THE river was still running under the bridge, but the current of
time had swept Jacob Cochrane out of sight, though not out of
mind, for he had left here and there a disciple to preach his
strange and uncertain doctrine. Waitstill, the child who never
spoke in her father's presence, was a young woman now, the
mistress of the house; the stepmother was dead, and the baby a
girl of seventeen.

The brick cottage on the hilltop had grown only a little
shabbier. Deacon Foxwell Baxter still slammed its door behind him
every morning at seven o'clock and, without any such cheerful
conventions as good-byes to his girls, walked down to the bridge
to open his store.

The day, properly speaking, had opened when Waitstill and
Patience had left their beds at dawn, built the fire, fed the
hens and turkeys, and prepared the breakfast, while the Deacon
was graining the horse and milking the cows. Such minor "chores"
as carrying water from the well, splitting kindling, chopping
pine, or bringing wood into the kitchen, were left to Waitstill,
who had a strong back, or, if she had not, had never been unwise
enough to mention the fact in her father's presence. The almanac
day, however, which opened with sunrise, had nothing to do with
the real human day, which always began when Mr. Baxter slammed
the door behind him, and reached its high noon of delight when he
disappeared from view.

"He's opening the store shutters!" chanted Patience from the
heights of a kitchen chair by the window. "Now he's taken his
cane and beaten off the Boynton puppy that was sitting on the
steps as usual,--I don't mean Ivory's dog" (here the girl gave a
quick glance at her sister)," but Rodman's little yellow cur.
Rodman must have come down to the bridge on some errand for
Ivory. Isn't it odd, when that dog has all the other store steps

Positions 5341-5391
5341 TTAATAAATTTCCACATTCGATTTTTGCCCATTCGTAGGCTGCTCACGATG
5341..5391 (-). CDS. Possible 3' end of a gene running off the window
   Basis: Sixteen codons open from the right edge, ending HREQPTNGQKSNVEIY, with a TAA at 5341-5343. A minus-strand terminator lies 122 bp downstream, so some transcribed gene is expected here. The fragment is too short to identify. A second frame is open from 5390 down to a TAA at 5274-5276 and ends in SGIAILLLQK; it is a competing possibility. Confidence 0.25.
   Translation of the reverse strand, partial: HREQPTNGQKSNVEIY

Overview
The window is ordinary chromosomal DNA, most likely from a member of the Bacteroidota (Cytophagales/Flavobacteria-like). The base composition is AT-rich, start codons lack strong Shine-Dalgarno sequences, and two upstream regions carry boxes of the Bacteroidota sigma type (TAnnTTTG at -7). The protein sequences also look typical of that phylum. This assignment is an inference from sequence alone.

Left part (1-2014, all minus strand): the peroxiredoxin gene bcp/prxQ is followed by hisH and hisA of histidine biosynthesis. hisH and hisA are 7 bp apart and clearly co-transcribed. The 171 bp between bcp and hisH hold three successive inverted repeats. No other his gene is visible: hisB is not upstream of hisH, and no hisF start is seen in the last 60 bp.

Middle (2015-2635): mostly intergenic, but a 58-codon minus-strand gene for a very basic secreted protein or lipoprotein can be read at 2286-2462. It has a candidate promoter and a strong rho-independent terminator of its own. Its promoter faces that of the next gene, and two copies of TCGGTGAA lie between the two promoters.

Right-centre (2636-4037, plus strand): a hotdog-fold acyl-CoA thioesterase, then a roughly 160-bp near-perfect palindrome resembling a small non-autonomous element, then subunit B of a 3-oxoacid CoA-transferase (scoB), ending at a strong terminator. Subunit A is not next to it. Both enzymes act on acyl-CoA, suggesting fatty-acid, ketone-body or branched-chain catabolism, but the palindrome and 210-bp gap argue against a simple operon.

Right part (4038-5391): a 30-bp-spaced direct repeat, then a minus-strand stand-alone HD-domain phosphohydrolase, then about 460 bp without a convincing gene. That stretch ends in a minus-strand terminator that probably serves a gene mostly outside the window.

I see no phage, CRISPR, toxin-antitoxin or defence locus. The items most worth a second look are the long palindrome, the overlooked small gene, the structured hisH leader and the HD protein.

to sit upon, he should choose father's, when every bone in his
body must tell him how father hates him and the whole Boynton

"Father has no real cause that I ever heard of; but some dogs
never know when they've had enough beating, nor some people
either." said Waitstill, speaking from the pantry.

"Don't be gloomy when it's my birthday, Sis!--Now he's opened the
door and kicked the cat! All is ready for business at the Baxter

"I wish you weren't quite so free with your tongue, Patty."

"Somebody must talk," retorted the girl, jumping down from the
chair and shaking back her mop of red-gold curls. "I'll put this
hateful, childish, round comb in and out just once more, then it
will disappear forever. This very after-noon up goes my hair!"

"You know it will be of no use unless you braid it very plainly
and neatly. Father will take notice and make you smooth it down."

"Father hasn't looked me square in the face for years; besides,
my hair won't braid, and nothing can make it quite plain and
neat, thank goodness! Let us be thankful for small mercies, as
Jed Morrill said when the lightning struck his mother-in-law and
skipped his wife."

"Patty, I will not permit you to repeat those tavern stories;
they are not seemly on the lips of a girl!" And Waitstill came
out of the pantry with a shadow of disapproval in her eyes and in
her voice.

Patty flung her arms round her sister tempestuously, and pulled
out the waves of her hair so that it softened her face.--"I'll be
good," she said, "and oh, Waity! let's invent some sort of cheap
happiness for to-day! I shall never be seventeen again and we
have so many troubles!

Let's put one of the cows in the horse's stall and see what will